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Where is the bottleneck in this code?

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Hi, i´m currently rewriting my math libraries and for convenient, i want to use one single template class to incorporate vectors and matrices. here is my simple matrix class. I have done a simple speed test on my Athlon XP 1800+ with Windows XP and Microsoft Visual C++ .NET in Release configuration. In a for loop, which runs 10000000 times, i multiply a 3d vector with a 3x3 matrix. I get an average benchmark of 280 ms, which is terrifying slow... :( If i do the same operation with my old 3D vector classes (which are many different, isolated classes without any template code and all the neat stuff), then it takes 0 milliseconds - in other words - so fast, that the time it takes is too little that it can be measured in milliseconds. I think i know the bottleneck... The for loops in the CMatrix::mul method are not unrolled... i have disassembled it. But even with all optimizations in the compiler activated, i didn´t get better benchmarks anyway. Can someone give me some hints for rearranging my code design to make it faster? Thanks in advance, Gammastrahler
template <typename T, int M, int N>
class CMatrix
{
	public:
	T	_v[M][N];

	CMatrix() {}

	inline void load_zero()
	{
	    memset(_v, 0, sizeof(_v));
	}

	template <int P>
	inline CMatrix<T, M, P> mul(const CMatrix<T, N, P> &m)
	{
		CMatrix temp;

		temp.load_zero();

		for (int i = 0; i < M; i++)
			for (int j = 0; j < P; j++)
				for (int k = 0; k < N; k++)
				{
					temp.v(i, j) += _v[i][k] * m.v(k, j);
				}
		return temp;
	}

	inline T &v(int i, int j) { return _v[i][j]; }
	inline const T &v(int i, int j) const { return _v[i][j]; }

	inline T &v(int j) { return _v[0][j]; }
	inline const T &v(int j) const { return _v[0][j]; }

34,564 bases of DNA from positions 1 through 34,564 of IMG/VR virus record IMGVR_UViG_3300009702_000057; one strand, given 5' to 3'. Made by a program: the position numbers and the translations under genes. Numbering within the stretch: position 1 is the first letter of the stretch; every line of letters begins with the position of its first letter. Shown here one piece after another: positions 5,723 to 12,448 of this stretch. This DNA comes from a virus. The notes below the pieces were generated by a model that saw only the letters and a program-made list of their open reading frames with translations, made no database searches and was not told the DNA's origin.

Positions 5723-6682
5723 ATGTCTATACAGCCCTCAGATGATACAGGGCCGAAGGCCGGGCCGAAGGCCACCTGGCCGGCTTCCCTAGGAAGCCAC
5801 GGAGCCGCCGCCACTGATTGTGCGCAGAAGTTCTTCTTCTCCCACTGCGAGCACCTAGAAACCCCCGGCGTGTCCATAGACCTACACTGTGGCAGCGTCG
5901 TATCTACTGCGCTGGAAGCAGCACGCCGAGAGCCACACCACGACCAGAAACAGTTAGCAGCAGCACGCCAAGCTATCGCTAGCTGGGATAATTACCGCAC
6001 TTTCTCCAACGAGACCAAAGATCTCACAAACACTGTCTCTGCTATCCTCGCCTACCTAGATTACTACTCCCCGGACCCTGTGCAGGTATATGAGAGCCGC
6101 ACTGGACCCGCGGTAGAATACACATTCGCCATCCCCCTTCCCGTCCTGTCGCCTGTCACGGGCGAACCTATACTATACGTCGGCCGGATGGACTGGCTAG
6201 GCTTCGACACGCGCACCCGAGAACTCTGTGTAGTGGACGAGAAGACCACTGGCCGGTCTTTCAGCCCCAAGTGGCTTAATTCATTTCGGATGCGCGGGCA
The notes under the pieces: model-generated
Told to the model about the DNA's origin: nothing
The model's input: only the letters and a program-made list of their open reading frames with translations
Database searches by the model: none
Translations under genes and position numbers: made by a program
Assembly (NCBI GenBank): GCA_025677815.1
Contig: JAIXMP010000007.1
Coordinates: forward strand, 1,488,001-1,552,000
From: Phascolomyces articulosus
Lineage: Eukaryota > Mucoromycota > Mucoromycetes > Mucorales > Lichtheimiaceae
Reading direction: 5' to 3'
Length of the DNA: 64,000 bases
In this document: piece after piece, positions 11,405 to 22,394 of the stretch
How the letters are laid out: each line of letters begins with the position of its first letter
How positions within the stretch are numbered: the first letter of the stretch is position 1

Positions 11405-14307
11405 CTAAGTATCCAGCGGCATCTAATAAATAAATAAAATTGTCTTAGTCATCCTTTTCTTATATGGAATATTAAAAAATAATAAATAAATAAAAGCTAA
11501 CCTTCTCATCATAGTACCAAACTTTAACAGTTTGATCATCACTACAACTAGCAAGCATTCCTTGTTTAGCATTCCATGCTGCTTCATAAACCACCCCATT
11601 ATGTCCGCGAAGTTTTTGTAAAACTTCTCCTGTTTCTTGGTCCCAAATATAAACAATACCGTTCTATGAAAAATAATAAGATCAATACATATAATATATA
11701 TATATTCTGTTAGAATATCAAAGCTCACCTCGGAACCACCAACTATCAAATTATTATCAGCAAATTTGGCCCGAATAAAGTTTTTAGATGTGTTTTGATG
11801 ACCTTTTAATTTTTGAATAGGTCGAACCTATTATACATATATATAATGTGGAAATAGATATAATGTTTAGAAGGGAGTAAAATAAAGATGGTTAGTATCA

};


typedef CMatrix<float, 4, 4> CMatrix4x4f;
typedef CMatrix<float, 3, 3> CMatrix3x3f;
typedef CMatrix<float, 2, 2> CMatrix2x2f;
typedef CMatrix<double, 4, 4> CMatrix4x4d;
typedef CMatrix<double, 3, 3> CMatrix3x3d;
typedef CMatrix<double, 2, 2> CMatrix2x2d;

typedef CMatrix<float, 1, 4> CVector4f;
typedef CMatrix<float, 1, 3> CVector3f;
typedef CMatrix<float, 1, 2> CVector2f;
typedef CMatrix<double, 1, 4> CVector4d;
typedef CMatrix<double, 1, 3> CVector3d;
typedef CMatrix<double, 1, 2> CVector2d;


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Quote:
Original post by Gammastrahler
If i do the same operation with my old 3D vector classes (which are many different, isolated classes without any template code and all the neat stuff), then it takes 0 milliseconds - in other words - so fast, that the time it takes is too little that it can be measured in milliseconds.

Er, are you sure it actually takes 0ms? You have to be careful with microbenchmarks that you do something with the result so the compiler doesn't optimise the whole thing out into a no-op. Up your benchmark iterations by a few hundred/thousand/million/whatever and see if you can actually get a non-zero time elapsed...

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We can't guess where the bottlenecks are. Use a profiler like AMD's CodeAnalyst or Intel's vTune (for MSVC users) or gprof for gcc users (on *nix and Windows). That will give you more information than you will ever need.

The hard part is interpreting the results correctly, and knowing where to target your energies.

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I can't spot a major bottleneck apart from a few alignment issues, but you really shouldn't do what you are trying to do.
First of all, a matrix is semantically different from vectors. Secondly, if you really want the best performance, you should consider using a three-register scheme instead.

You could get rid of the memset, btw since it's completely useless:

template <int P>
inline CMatrix<T, M, P> mul(const CMatrix<T, N, P> &m)
{
CMatrix temp;

//temp.load_zero();

for (int i = 0; i < M; i++)
for (int j = 0; j < P; j++) {
temp.v(i, j) = _v[i][0] * m.v(0, j);
for (int k = 1; k < N; k++)
{
temp.v(i, j) += _v[i][k] * m.v(k, j);
}
}
return temp;
}


You can also use the compiler for unrolling the loops.

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Quote:
Original post by Gammastrahler
Hmm, have increased the loop cycles to the maximum long value possible...
it still takes 0 MS...

but with the template code, it takes longer as the cycles increase...

Well your non-templated benchmark is broken then. Fix it first and you'll at least have something to compare your current method with.

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